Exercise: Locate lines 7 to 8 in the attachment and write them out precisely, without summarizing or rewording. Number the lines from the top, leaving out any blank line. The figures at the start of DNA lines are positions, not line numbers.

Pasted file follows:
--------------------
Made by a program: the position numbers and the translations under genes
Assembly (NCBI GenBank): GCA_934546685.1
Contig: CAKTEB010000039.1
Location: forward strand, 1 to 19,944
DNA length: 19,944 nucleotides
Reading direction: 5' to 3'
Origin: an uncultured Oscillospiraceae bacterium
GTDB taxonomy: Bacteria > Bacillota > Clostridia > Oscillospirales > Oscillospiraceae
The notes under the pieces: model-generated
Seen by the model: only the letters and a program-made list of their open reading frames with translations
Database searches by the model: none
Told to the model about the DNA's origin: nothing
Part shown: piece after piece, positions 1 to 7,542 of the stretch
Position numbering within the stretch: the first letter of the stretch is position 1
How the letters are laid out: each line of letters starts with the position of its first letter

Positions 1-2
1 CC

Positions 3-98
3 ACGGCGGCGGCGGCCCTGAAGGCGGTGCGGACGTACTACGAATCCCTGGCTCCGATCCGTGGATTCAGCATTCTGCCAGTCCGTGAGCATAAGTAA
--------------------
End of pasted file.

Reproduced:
Origin: an uncultured Oscillospiraceae bacterium
GTDB taxonomy: Bacteria > Bacillota > Clostridia > Oscillospirales > Oscillospiraceae